And then, I was, at that time, recording my album, Blueprint, and I remember inviting Allison Wolfe into the studio a couple of weeks later after I had been to this party at Kathleen's house. And she, Allison heard one of the songs and said, "Wow, this would be great for Kathleen to sing on." And I'm like, "Yeah, it would be but I don't know her that well." And Allison said, "I'll ask her." So, Allison actually took the initiative and asked Kathleen and Kathleen said yes. And then, we got to hang out in the studio and we got to hang out at the video shoot for "77."
I'm really impressed by Allison Wolfe and Kathleen. When they talk about being feminists, they live it. And I have to just throw in Shirley Manson [of Garbage], too.
Ah, yes. I love her.
Shirley, she totally came out of the blue. She hadn't been in the studio or anything. I had just met her at a party also. It was the night before we were going to shoot "77" and we were in a little coffee shop planning out the next day's schedule. The person who directed the video for "77," his name is Scott Stuckey. He was going through the schedule and I said, "In the film 9 to 5 there's a character of the two fast to the boss. Right? This woman that's kind of spying on what the three main characters are doing." And I said, "It would be great if Shirley wanted to come by and do that."
And he's like, "That's a great idea. I'll ask her." And he asked her that night, and the next day, she showed up at the video shoot. In her own outfit that she planned at home, fully ready to go.
That’s amazing. All of those women seem to embody the "communicate, not indoctrinate" mantra you mentioned in your press materials. Can you tell me a little more about the meaning of that phrase?
I was volunteering for the Literacy Campaign and I spent some time just living with a Nicaraguan family, which is another reason that I'm very confident that I can live on beans and rice forever. During my experience there, I realized that education can be a really liberating tool if you help people make their own decisions—if you facilitate exploration and ideas. It's so easy to come at people and say, "This is what happened. Learn it. Spit it back." This refers to "banking education," which is just filling people up with information that they're supposed to assimilate.
The kind of education that I saw taking place in the mid-'80s in Nicaragua was all about people making their own decisions. Taking all the information in, having constructive dialogue, learning how to listen respectfully. And not necessarily having to win the argument. Everybody wins if everybody is thinking for themselves and making their own choices. We do have to come to agreements about stuff, but if everybody is just listening to each other and making their own choices, then it's much more productive.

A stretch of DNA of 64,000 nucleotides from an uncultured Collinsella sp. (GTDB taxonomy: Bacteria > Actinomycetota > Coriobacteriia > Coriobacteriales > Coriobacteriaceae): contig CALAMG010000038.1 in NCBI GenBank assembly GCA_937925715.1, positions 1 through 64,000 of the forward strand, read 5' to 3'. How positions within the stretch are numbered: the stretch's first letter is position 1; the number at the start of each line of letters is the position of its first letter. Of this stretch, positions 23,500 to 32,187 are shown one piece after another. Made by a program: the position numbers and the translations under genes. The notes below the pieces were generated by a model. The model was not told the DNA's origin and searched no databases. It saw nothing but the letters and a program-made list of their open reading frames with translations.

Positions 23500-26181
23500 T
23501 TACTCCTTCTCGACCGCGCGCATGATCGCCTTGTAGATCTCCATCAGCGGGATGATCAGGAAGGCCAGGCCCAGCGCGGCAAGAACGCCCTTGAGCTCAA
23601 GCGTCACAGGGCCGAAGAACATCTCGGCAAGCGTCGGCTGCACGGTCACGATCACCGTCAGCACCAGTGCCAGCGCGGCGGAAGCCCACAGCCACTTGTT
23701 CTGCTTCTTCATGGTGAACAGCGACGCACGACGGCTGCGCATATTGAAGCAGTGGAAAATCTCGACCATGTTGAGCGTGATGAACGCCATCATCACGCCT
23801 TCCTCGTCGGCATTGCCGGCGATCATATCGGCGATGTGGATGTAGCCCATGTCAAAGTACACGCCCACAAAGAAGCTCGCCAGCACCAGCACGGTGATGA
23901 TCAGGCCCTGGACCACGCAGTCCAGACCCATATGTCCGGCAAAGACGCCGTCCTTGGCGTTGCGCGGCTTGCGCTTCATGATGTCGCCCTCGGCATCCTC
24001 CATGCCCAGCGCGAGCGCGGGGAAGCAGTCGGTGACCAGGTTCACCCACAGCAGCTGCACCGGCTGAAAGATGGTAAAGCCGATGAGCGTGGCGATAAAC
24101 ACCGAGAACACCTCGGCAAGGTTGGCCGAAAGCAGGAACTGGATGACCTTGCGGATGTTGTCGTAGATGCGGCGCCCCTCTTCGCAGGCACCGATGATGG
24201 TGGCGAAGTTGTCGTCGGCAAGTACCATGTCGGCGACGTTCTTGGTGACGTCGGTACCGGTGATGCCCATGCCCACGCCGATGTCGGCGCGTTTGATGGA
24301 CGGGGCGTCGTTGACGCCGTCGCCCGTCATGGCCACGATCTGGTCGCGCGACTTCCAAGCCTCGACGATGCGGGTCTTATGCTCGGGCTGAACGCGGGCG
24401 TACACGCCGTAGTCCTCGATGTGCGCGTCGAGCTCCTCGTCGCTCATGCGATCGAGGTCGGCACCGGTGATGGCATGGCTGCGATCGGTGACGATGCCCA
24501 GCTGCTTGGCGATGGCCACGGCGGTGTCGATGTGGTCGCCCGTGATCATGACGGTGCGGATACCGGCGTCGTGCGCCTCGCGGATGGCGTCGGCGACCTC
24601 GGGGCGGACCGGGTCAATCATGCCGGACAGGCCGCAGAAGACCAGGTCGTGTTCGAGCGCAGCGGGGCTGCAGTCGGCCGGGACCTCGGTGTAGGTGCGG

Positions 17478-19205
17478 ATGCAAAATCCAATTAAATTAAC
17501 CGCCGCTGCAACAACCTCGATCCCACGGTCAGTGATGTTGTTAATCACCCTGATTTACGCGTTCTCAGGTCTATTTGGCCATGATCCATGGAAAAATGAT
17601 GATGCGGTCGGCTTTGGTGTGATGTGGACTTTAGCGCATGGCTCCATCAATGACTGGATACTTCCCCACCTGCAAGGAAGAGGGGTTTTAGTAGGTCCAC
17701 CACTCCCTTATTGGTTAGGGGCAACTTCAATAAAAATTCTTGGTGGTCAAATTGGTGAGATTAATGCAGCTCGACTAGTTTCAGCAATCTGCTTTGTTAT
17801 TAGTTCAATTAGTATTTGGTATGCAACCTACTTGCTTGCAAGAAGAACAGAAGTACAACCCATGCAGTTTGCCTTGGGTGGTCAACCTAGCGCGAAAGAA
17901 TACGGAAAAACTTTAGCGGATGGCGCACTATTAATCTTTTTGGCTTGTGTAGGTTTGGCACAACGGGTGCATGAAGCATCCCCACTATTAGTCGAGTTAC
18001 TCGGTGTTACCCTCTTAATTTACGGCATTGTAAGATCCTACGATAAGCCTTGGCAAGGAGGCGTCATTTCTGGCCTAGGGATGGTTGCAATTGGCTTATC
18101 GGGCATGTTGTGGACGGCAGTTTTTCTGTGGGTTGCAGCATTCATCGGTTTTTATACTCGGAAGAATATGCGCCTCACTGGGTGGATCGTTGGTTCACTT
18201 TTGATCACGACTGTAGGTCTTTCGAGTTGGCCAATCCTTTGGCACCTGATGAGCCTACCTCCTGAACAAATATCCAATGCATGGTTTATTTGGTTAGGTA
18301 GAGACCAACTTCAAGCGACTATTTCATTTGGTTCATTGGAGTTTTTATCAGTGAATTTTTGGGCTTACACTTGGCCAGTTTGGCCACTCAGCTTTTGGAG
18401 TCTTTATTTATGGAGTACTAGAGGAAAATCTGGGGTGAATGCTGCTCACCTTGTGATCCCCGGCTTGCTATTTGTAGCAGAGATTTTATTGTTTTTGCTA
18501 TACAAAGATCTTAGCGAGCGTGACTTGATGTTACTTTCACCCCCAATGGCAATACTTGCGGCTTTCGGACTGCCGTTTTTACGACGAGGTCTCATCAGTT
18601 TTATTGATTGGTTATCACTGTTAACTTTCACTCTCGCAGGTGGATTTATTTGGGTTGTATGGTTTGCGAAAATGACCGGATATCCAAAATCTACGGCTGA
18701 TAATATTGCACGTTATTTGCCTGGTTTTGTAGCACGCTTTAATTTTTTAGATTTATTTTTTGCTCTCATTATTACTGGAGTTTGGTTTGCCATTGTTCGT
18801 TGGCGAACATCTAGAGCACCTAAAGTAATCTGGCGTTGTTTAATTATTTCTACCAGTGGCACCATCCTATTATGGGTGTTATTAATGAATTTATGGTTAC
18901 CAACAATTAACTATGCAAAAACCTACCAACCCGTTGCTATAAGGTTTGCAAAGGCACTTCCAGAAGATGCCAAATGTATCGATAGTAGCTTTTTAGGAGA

In the past year or so, I've been asked, "How do you feel about this or that candidate?" And I'm like, "I'm not going to say anything about any candidate. There's so much information about all of the candidates. All you have to do is listen, read, stay informed, and then, make your own choice."
In the past, there have been times that I want to shake people up and say, "Do this," but I don't. I have to resist because that's not the way to go. It doesn't work in education. It doesn't work when you're being a parent. It doesn't work when you're a partner in a relationship. It doesn't work in society either.
Yeah, I think that we could all stand to listen a lot more. When you meet someone who you know doesn't agree with you, you may not be as inclined to listen to them because you just think, "Well, I already know what they're going to say."
I totally agree with you. That happens a lot. You think, "I know what that group of people thinks," and you don't.
Because I lived in Arizona for a long time, which is very conservative—there are a lot of very conservative people that were my neighbors. I don't consider myself a very conservative person. But these were people that I became friends with that were my community and they had made assumptions about me and I had made assumptions about them. And yet, we could get together and play Scrabble or go for a walk or do something. It's like, "Wait, you need to really see me and I need to really see you. And I need to understand why you're making the choices you're making. And you need to know that your choices are affecting me this way." So, it's really about teaching people to talk to each other and to listen to each other because that's the only way we're ever going to have peace.